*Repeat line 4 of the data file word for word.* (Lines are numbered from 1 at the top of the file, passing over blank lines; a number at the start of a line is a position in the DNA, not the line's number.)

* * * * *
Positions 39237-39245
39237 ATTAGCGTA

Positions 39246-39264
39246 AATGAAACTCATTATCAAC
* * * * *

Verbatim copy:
39246 AATGAAACTCATTATCAAC